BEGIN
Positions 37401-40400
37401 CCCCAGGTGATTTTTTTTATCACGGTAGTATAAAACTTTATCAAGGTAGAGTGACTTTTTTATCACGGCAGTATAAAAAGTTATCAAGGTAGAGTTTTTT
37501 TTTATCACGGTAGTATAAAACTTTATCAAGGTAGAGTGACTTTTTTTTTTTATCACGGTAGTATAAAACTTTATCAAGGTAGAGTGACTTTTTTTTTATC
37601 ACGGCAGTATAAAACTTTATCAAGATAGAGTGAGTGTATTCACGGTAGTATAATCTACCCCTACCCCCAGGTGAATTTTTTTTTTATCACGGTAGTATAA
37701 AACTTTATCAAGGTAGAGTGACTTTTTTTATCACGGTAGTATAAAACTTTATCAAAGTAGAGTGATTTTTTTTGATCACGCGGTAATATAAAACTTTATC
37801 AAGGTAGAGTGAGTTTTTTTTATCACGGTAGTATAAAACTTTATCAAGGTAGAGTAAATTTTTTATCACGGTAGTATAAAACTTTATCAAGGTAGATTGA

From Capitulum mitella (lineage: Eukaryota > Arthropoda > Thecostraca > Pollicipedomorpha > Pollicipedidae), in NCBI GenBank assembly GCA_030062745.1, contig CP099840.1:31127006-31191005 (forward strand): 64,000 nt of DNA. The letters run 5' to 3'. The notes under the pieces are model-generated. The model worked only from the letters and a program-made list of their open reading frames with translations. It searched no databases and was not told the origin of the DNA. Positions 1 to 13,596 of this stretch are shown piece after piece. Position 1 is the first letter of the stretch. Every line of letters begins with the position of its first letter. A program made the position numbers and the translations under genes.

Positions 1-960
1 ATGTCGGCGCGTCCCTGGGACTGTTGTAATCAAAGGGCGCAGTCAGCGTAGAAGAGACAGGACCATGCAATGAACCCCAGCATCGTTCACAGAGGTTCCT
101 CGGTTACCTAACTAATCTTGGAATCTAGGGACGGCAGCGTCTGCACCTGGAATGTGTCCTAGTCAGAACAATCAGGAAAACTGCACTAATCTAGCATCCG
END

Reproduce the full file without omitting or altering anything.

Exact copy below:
Positions 37401-40400
37401 CCCCAGGTGATTTTTTTTATCACGGTAGTATAAAACTTTATCAAGGTAGAGTGACTTTTTTATCACGGCAGTATAAAAAGTTATCAAGGTAGAGTTTTTT
37501 TTTATCACGGTAGTATAAAACTTTATCAAGGTAGAGTGACTTTTTTTTTTTATCACGGTAGTATAAAACTTTATCAAGGTAGAGTGACTTTTTTTTTATC
37601 ACGGCAGTATAAAACTTTATCAAGATAGAGTGAGTGTATTCACGGTAGTATAATCTACCCCTACCCCCAGGTGAATTTTTTTTTTATCACGGTAGTATAA
37701 AACTTTATCAAGGTAGAGTGACTTTTTTTATCACGGTAGTATAAAACTTTATCAAAGTAGAGTGATTTTTTTTGATCACGCGGTAATATAAAACTTTATC
37801 AAGGTAGAGTGAGTTTTTTTTATCACGGTAGTATAAAACTTTATCAAGGTAGAGTAAATTTTTTATCACGGTAGTATAAAACTTTATCAAGGTAGATTGA

From Capitulum mitella (lineage: Eukaryota > Arthropoda > Thecostraca > Pollicipedomorpha > Pollicipedidae), in NCBI GenBank assembly GCA_030062745.1, contig CP099840.1:31127006-31191005 (forward strand): 64,000 nt of DNA. The letters run 5' to 3'. The notes under the pieces are model-generated. The model worked only from the letters and a program-made list of their open reading frames with translations. It searched no databases and was not told the origin of the DNA. Positions 1 to 13,596 of this stretch are shown piece after piece. Position 1 is the first letter of the stretch. Every line of letters begins with the position of its first letter. A program made the position numbers and the translations under genes.

Positions 1-960
1 ATGTCGGCGCGTCCCTGGGACTGTTGTAATCAAAGGGCGCAGTCAGCGTAGAAGAGACAGGACCATGCAATGAACCCCAGCATCGTTCACAGAGGTTCCT
101 CGGTTACCTAACTAATCTTGGAATCTAGGGACGGCAGCGTCTGCACCTGGAATGTGTCCTAGTCAGAACAATCAGGAAAACTGCACTAATCTAGCATCCG